Qatar calls up citizens for military service

Winning the World Cup bid in 2010, the tiny Gulf nation has been working to procure the logistical resources needed for hosting the competition for the past 12 years.

In 2014, Qatar introduced mandatory military service, calling up men between 18 and 35 to serve in the armed forces for four months.

In the past months, the government has summoned its diplomats and called up hundreds of civilians for military service over the World Cup, Reuters news agency reported in September.

Still,"It would be unrealistic to expect that the Qatar conscription force alone would be able to provide security during the event," Talat Masood Retired Pakistan general and commentator on security issues, told DW. "The security challenge is far greater than for the Qatar army to manage it single-handedly."

According to the tournament's security committee, 32,000 government security personnel and 17,000 from the private security sector are in charge of keeping the peace.

Pakistan a reliable ally for Arab states of the Gulf

"Some friendly countries were more qualified to achieve this mission than others," Bakir said, adding Pakistan has always assisted the Gulf countries with their security requirements as well as providing them with manpower.

Islamabad has repeatedly sent troops to the Arab Gulf countries, playing a pivotal role in key events and conflicts.

During the  1990–1991 Gulf war, for example, Pakistani officers served in technical and advisory roles in the Kuwaiti Army. In 1979, Pakistan's special forces helped the Saudi government to put down unrest in Mecca, where armed rioters tried to dismantle the ruling family and seized the Grand Mosque, the holiest site in Islam.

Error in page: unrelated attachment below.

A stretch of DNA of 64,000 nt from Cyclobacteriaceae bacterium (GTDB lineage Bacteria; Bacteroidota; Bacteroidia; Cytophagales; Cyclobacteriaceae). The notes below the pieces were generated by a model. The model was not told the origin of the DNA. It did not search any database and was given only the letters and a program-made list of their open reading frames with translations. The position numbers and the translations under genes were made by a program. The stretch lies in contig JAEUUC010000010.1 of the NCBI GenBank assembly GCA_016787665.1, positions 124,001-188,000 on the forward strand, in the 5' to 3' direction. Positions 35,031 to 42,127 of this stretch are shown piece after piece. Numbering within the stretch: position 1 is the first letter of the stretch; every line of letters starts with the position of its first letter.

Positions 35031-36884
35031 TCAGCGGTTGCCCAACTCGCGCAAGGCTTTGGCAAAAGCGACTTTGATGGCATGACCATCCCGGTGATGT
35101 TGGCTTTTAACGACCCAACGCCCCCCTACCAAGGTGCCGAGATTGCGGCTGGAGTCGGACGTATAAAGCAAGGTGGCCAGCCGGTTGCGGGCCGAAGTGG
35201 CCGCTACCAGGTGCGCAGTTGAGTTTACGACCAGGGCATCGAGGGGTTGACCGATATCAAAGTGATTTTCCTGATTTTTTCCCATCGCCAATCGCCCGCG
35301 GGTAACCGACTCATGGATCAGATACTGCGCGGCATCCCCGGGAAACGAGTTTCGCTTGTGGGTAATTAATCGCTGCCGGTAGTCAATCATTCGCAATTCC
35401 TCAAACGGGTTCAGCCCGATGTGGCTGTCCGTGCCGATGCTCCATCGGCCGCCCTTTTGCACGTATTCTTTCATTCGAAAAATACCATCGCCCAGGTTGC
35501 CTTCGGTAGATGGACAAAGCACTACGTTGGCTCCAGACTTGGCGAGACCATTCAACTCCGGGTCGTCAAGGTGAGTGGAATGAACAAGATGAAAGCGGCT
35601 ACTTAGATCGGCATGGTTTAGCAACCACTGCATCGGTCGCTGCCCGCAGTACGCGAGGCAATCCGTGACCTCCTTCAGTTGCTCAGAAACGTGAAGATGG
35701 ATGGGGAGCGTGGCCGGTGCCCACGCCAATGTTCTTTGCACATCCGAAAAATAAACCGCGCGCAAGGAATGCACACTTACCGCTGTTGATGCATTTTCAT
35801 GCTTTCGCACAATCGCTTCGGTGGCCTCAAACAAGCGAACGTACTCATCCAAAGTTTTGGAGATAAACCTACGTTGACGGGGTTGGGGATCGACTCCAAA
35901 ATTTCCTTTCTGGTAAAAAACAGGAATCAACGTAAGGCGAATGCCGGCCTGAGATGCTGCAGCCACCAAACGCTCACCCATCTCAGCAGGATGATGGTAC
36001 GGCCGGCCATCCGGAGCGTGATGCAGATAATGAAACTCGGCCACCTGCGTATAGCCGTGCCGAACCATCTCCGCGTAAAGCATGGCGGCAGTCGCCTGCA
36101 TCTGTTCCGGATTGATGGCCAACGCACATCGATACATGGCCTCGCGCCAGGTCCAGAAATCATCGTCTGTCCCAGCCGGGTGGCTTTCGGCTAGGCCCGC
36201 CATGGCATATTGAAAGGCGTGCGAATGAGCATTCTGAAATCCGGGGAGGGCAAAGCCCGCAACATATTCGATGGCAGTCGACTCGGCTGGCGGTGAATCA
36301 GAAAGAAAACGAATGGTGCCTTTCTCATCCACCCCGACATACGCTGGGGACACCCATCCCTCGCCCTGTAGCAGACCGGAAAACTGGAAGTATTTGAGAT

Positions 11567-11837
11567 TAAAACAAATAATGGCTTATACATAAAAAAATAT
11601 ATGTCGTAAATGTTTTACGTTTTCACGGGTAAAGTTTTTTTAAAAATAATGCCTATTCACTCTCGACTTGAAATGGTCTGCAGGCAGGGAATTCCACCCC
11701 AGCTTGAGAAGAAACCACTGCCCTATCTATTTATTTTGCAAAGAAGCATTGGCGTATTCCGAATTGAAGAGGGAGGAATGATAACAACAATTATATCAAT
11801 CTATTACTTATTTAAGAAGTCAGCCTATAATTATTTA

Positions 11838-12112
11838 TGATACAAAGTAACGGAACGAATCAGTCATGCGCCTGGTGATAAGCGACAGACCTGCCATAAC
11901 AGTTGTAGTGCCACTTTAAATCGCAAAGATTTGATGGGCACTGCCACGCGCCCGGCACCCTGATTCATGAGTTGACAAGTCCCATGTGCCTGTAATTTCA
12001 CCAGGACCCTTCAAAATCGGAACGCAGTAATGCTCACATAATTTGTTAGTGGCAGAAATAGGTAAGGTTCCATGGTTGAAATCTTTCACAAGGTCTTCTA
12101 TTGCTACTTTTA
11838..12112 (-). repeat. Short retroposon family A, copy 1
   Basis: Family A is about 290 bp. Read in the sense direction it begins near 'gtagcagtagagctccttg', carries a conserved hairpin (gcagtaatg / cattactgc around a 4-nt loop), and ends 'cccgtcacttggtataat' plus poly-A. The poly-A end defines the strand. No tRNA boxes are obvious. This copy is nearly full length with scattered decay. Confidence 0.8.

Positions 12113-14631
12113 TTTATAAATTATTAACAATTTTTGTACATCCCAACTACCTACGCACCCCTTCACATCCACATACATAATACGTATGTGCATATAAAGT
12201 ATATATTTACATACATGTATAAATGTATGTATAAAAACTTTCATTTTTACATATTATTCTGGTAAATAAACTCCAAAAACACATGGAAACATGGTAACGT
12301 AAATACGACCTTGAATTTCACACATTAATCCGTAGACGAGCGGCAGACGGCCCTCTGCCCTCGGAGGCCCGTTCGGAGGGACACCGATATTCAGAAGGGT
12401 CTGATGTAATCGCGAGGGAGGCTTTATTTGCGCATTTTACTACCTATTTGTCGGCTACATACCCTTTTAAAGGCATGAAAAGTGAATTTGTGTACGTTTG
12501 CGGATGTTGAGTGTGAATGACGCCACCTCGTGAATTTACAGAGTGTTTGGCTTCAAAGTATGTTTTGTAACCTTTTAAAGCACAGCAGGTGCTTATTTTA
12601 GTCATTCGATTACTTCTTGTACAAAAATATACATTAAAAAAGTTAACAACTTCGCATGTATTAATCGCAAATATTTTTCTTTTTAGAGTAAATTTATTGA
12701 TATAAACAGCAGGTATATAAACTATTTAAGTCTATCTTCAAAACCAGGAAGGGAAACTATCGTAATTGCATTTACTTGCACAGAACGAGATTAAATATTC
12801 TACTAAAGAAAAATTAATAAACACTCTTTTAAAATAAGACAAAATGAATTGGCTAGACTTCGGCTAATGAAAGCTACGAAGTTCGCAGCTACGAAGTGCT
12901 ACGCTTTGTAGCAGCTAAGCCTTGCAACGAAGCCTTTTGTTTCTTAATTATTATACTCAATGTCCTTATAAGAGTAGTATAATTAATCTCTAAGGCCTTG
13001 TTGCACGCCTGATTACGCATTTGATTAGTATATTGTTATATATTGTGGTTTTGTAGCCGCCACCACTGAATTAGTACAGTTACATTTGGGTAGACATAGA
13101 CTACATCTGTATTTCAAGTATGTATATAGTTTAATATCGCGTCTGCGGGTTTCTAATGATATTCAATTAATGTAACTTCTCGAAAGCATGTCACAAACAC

Doha and Islamabad increased their cooperation in 2021 after the rest of the GCC states lifted a blockade they had imposed on Qatar in 2017. In August, the Pakistani army announced it would send troops to help Qatar during the tournament shortly after Doha invested $2 billion in the country.

However, Pakistani officials have shared few details about the deployment with the public.

"Most of the Pakistani public probably doesn't know much about this deployment as this is not something that has been discussed in local media in any great deal," Osama Malik, a football enthusiast in Islamabad told DW, adding that there is no clarity as to what Pakistan is getting in return.

Pakistanis watch a cricket match on TV
Pakistan has never made it to the World Cup tournament, but Pakistani troops were responsible for the security of T20 World Cup cricketImage: Muhammad Sajjad/AP Photo/picture alliance

Pakistan is the only member of the Asian Football Confederation (AFC) that has never won a World Cup qualifying match. So Malik will be watching the games, supporting his favorite national team, France, as always. The only thing different about this round of competition will be that he is able to "watch most of the matches as the time difference is only one hour."

"It will be interesting to be watching the World Cup matches in winter curled up in a blanket or while drinking hot chocolate with friends at a café," He said.

Haroon Janjua contributed to this report.

Edited by: Nicole Goebel